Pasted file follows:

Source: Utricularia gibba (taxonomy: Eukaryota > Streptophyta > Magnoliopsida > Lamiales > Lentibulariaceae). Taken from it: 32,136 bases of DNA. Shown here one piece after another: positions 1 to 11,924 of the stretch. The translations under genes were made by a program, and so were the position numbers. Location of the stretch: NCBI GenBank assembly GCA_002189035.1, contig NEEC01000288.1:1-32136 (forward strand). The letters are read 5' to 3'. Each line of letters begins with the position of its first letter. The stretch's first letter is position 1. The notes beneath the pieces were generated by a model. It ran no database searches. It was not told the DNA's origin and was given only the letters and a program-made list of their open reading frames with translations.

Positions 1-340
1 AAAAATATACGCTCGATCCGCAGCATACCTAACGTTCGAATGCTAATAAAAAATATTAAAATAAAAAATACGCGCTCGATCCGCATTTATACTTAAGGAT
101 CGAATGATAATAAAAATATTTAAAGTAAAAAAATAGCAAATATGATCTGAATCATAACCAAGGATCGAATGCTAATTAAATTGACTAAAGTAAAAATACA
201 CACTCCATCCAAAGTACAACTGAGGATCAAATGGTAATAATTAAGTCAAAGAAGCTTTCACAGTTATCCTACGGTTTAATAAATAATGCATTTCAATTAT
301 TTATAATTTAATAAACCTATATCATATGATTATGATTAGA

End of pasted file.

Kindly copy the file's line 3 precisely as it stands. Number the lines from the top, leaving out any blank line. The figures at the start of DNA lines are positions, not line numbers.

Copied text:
1 AAAAATATACGCTCGATCCGCAGCATACCTAACGTTCGAATGCTAATAAAAAATATTAAAATAAAAAATACGCGCTCGATCCGCATTTATACTTAAGGAT